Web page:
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Polls close in Myanmar's landmark free election

Polls close in Myanmar's landmark free election
By Natalie Huet with Reuters, AFP
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Opposition leader Aung San Suu Kyi's National League for Democracy party is expected to make large gains, but even with a landslide, she cannot become president.


Polls closed in Myanmar on Sunday (November 8), with no reports of violence in the country’s first openly contested general election in 25 years.

The ballots are now being counted, and results are not expected until Monday at the earliest.

Opposition leader Aung San Suu Kyi’s National League for Democracy (NLD) party is expected to make large gains. But the former political prisoner and Nobel Peace Prize winner is barred by Myanmar’s military-drafted constitution from becoming president, even if her party wins a landslide.

Suu Kyi has derided the constitution as “very silly” and says that if her party wins a majority and is able to form Myanmar’s first democratically elected government in half a century, she will be the power behind the new president.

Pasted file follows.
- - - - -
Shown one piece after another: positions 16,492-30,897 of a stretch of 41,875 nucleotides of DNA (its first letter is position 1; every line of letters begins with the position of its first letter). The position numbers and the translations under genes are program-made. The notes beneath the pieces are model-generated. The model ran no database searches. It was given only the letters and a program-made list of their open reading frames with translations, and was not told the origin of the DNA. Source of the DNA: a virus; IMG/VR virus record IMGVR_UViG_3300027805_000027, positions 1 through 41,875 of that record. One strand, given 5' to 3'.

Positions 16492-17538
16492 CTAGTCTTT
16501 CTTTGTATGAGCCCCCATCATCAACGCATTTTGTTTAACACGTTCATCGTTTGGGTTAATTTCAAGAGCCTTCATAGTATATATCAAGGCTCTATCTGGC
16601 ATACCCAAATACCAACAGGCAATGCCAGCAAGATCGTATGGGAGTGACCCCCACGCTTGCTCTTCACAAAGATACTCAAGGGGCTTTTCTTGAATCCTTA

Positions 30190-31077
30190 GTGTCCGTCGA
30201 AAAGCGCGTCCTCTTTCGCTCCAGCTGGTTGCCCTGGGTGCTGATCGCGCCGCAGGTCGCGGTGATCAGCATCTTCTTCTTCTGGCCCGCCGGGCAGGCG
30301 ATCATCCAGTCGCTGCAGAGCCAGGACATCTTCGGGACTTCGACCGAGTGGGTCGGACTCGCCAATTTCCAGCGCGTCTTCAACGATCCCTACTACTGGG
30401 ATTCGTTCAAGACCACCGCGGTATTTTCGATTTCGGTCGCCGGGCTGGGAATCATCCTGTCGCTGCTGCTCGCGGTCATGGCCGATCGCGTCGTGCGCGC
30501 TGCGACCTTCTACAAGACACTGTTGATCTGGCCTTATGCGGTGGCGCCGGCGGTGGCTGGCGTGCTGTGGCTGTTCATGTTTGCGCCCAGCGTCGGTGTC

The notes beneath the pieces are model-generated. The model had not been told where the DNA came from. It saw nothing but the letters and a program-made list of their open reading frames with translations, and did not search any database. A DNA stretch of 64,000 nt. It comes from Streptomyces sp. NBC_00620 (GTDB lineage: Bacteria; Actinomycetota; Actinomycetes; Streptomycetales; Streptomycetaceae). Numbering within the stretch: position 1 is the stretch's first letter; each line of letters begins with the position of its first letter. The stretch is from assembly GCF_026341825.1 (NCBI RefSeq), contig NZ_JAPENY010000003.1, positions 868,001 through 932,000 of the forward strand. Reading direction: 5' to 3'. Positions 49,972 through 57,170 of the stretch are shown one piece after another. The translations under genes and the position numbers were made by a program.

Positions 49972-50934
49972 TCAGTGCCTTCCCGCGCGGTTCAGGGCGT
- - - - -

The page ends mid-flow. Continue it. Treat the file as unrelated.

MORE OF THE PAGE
Religious tension between Buddhist nationalists and the Muslim minority has also marred the election campaign. Around a million Rohingya Muslims have been excluded from voting.

Still, according to international observers, Sunday’s election unfolded relatively smoothly.

“So far what we are observing is a procedure that looks as if it is rather reliable; it is not free of flaws or shortcomings, but we didn’t expect that,” said Alexander Graf Lambsdorff, chief observer of the EU election observation mission.

Voting smooth in #Myanmar's 1st free election for 25 years amid jubilant mood

— TR_Foundation News (@AlertNet) November 8, 2015

More than 6,000 candidates from over 90 parties are vying for seats in Myanmar’s parliament, in the nation’s first general election since the end of the military rule in 2011.

Some 30 million people were registered to vote and turnout was high, at around 80 percent according to preliminary estimates.

Across the country, long queues formed at some polling booths, from which people emerged proudly showing their purple ink-stained finger — a mark used to prevent them from voting more than once.

purple inky pinkie:

— Scott Ludlam (@SenatorLudlam) November 8, 2015

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